Bob Woodward Demands an Apology

On any given day, Bob Woodward demands a minimum of thirty-two apologies from various people he encounters. Most of the people whom Bob Woodward demands apologies from are women who ask him legitimate questions. But he has already answered these questions. And asking Bob Woodward a question is disrespectful. Do you not recognize the Genius of Bob Woodward? At least Bob Woodward is not grabbing the legs of his enemies like Otto in A Fish Called Wanda, looking down on their bodies from open windows with imperious vengeance and unhinged narcissism. Bob Woodward is too old for such shenanigans. But in his younger days, he may have done this.

This is the way that Bob Woodward rolls. He is a 77-year-old man of the old school. Show Bob Woodward some respect! Just yesterday, Bob Woodward demanded an apology from the barista who got his order wrong. He had ordered a skim milk latte, but the barista had accidentally given him a whole milk latte. Bob Woodward was not pleased. You don’t mess up Bob Woodward’s order. He’s a Journalistic Treasure! Don’t you remember Watergate and Bob Woodward’s invaluable journalistic contributions? Bob Woodward is a hero! Don’t you recognize this? Goddammit, he deserves the correct latte he ordered.

So when the barista politely asks Bob Woodward if he can accept a correctly constructed skim milk latte as recompense for the screwup, Bob Woodward says no. Because the barista should have made the latte right the first time. “Contact my people,” says Bob Woodward, “They’ll send you a free book.”

Bob Woodward sends a free book to anyone he demands an apology from. It seems only fair. He is sitting on a very large pile of his books. On days when Bob Woodward is depressed, he will walk into his study and stare at the vertiginous towers of his volumes stacked neatly in his den and smile and say, “Why yes! This is why I am Bob Woodward!”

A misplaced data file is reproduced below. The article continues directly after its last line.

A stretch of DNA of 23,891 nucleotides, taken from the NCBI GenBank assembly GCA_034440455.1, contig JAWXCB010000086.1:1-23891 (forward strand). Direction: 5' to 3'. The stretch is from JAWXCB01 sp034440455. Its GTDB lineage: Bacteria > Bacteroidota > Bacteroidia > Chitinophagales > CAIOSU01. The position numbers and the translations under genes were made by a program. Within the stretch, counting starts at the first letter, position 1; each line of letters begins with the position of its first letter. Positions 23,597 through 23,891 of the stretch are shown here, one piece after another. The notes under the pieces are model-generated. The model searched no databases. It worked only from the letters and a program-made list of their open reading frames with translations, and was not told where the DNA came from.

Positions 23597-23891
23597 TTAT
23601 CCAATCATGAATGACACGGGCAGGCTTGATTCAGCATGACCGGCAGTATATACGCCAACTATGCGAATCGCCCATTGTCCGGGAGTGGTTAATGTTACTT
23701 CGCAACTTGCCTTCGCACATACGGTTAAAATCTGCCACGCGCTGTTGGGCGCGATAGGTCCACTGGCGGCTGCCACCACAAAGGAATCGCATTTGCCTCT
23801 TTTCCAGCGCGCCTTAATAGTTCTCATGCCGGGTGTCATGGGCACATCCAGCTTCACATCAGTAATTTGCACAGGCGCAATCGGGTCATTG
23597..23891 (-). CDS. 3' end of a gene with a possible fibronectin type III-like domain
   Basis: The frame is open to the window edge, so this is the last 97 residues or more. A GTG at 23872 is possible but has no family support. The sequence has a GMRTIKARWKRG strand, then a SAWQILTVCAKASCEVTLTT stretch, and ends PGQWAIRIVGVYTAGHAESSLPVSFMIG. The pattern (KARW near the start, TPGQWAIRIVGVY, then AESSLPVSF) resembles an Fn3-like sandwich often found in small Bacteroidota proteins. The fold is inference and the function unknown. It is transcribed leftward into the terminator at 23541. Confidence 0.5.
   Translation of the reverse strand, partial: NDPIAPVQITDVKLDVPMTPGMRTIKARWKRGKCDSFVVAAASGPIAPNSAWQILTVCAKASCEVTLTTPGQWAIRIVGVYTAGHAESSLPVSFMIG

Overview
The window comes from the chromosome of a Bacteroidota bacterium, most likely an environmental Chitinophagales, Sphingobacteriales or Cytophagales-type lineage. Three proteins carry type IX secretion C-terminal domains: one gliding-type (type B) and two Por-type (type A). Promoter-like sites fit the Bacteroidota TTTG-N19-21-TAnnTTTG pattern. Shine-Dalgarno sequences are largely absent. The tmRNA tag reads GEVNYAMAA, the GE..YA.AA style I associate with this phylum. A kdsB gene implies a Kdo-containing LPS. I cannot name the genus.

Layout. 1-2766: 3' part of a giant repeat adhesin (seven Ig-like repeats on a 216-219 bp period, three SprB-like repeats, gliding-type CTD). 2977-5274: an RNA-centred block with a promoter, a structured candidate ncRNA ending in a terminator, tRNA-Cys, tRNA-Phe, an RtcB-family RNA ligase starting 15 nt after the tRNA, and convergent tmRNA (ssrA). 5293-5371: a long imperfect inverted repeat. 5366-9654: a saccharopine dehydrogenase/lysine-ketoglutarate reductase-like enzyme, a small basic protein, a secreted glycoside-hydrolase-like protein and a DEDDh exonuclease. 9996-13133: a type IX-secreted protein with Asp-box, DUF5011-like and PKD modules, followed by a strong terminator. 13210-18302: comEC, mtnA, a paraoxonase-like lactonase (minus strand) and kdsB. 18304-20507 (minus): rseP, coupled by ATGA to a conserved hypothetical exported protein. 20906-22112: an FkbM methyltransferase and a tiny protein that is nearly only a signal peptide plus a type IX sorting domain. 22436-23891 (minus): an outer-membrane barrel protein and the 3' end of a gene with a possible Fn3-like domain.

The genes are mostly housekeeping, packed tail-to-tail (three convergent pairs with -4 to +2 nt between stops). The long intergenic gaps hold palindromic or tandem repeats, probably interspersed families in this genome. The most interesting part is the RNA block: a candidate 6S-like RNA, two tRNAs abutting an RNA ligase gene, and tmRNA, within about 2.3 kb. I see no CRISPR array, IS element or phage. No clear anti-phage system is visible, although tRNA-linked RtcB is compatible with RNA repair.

It was Saturday morning. The paper boy, who is working two other jobs, hurled a copy of The Washington Post onto Bob Woodward’s porch. But the paper did not land on the pressure-treated redwood slats at the right angle. The paper did not land right next to the tall lantana plant that had spent the summer soaking up the sun. Bob Woodward was very upset by this. We might all be upset with such calumnies, even when there are very small stakes involved. It’s a difficult time to be alive. So Bob Woodward called around to people he knew at the paper and demanded an apology. “Mr. Woodward,” said the kid on the phone. “With all due respect, this is an easily cleared up misunderstanding.” “No,” said Bob Woodward. “This is a matter of pride. I’m Bob Woodward! Don’t you understand this?” And so Bob Woodward reamed into the kid on the phone and made sure that both the paper boy and the kid on the phone were fired. Never mind that these were rough economic times. But that was the regrettable price of crossing Bob Woodward. You don’t question Bob Woodward. Bob Woodward is always right. Bob Woodward has created a life that demands supplication and genuflection and obedience. Bob Woodward doesn’t understand why these kids never got the “Respect your elders!” memo.

Bob Woodward wasn’t feeling very well when Shira Stein and Karen Ho pressed him on a thorny ethical issue — namely, why he held onto the Trump tapes for so long, tapes in which Trump revealed that he knew the true threat of the coronavirus as early as February. If the tapes had been released sooner, was it possible that more American lives would be saved? Would it also be possible that lives in other countries might have been saved if Bob Woodward had not stayed quiet? Bob Woodward insisted to the two uppity women (were they really journalists or did they play journalists on TV?) that he needed to figure out whether Trump was referring to the United States when he said these things multiple times. He needed until at least May. Why the delay in corroboration? Well, Bob Woodward was still catching up on Schitt’s Creek. It was one of the few television series known to penetrate Bob Woodward’s serious hickory mien, a look modeled after Andrew Jackson that he regularly evinced to his wife and to his professional peers and that caused all people in Bob Woodward’s immediate circle to revere him and to fawn over him without criticism. Besides, like anyone, Bob Woodward needed to unwind sometimes. As Bob Woodward caught up on Schitt’s Creek between February and May, you could sometimes see Bob Woodward cracking a smile if you caught him on a good day.